Former England batsman James Taylor has revealed the terrifying extent of the heart problems which had forced his retirement at the age of 26.
Taylor's career ended in 2016 when he was diagnosed with a serious but previously undiagnosed heart condition which could have proven fatal.
He has written about the day his symptoms came on in dramatic fashion in his autobiography, 'Cut Short', which is being serialised in England's Daily Telegraph.
Having pulled out of a match against Cambridge University, feeling ill and with a rapidly beating heart, he headed home to Nottingham and ended the day in hospital with a crushing diagnosis.
"Just a few weeks earlier, I'd been scoring runs and taking miracle catches for England in South Africa. Now I was a hunched, grey, hollow figure on the verge of death," Taylor wrote of his deteriorating condition.
"By 4pm, I was feeling progressively worse and getting pains down my left arm. Looking back, it's obvious - it's the sign of a heart attack. I shouldn't have been alive at that stage. With my body concentrating all it had on my vital organs, my stomach was already giving up."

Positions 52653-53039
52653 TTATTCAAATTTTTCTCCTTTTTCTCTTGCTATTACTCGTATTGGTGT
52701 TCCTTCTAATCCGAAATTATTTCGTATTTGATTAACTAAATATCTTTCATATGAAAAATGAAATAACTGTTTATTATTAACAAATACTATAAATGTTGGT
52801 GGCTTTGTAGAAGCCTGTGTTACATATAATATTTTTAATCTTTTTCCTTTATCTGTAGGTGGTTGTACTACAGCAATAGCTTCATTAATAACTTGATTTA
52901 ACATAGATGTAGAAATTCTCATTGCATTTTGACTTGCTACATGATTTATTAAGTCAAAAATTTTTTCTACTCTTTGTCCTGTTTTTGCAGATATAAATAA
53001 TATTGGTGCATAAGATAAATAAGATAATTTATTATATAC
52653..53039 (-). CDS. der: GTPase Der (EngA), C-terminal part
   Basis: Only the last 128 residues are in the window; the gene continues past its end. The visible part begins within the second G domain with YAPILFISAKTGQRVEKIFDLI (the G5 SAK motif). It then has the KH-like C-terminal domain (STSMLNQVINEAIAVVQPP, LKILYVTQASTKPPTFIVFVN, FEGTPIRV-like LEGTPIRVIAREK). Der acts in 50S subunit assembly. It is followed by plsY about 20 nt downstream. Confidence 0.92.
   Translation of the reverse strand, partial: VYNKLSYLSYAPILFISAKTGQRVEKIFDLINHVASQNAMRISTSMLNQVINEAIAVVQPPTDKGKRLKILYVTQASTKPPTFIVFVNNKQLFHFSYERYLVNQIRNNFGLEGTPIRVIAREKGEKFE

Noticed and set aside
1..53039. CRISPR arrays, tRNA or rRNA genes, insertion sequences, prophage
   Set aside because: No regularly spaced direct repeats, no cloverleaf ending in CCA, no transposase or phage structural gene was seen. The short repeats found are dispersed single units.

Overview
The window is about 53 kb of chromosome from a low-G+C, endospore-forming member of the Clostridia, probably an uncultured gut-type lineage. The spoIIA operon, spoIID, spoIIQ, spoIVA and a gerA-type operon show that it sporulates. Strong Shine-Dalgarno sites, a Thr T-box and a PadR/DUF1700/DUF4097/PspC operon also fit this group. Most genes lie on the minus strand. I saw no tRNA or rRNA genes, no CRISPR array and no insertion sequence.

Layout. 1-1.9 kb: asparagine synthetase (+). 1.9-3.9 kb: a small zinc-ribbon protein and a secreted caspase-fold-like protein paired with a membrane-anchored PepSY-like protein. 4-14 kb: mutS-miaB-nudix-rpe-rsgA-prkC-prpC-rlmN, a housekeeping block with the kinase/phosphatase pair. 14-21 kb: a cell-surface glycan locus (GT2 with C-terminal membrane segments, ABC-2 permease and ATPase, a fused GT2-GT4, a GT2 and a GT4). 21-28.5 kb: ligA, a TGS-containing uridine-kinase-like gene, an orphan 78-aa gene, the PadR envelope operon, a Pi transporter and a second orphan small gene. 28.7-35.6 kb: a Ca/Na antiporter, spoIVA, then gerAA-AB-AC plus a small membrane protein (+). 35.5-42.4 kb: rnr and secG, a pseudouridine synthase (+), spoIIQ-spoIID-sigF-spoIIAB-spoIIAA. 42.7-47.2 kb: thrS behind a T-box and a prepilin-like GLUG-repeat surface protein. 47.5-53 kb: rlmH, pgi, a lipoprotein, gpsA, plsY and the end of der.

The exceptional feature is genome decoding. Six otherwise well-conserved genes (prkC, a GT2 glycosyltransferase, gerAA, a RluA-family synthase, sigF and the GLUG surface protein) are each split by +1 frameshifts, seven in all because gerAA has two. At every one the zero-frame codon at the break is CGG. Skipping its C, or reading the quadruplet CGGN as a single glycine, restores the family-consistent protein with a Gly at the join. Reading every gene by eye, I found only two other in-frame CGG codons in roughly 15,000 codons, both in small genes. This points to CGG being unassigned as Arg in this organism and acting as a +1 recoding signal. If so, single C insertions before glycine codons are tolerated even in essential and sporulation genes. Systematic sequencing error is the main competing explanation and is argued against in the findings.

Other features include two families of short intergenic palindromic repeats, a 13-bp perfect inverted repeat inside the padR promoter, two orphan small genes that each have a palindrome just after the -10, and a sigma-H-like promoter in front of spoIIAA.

Having been assessed by doctors, the extent of Taylor's problems were put in horrifying perspective.
"The machine said it was pounding at 265 beats a minute.
"When the heart is under stress it releases an enzyme called troponin. Under no stress, the amount of troponin in the blood would be zero. My level was 42,000. Unsurprisingly, at that point, they concluded I'd had a severe heart attack.
"My sheer fitness had saved me. Anyone else wouldn't have had a chance.
"The day, my heart, the future - there were so many unanswered questions, so much to deal with. It was the first time I'd ever felt real fear - raw, unbridled fear."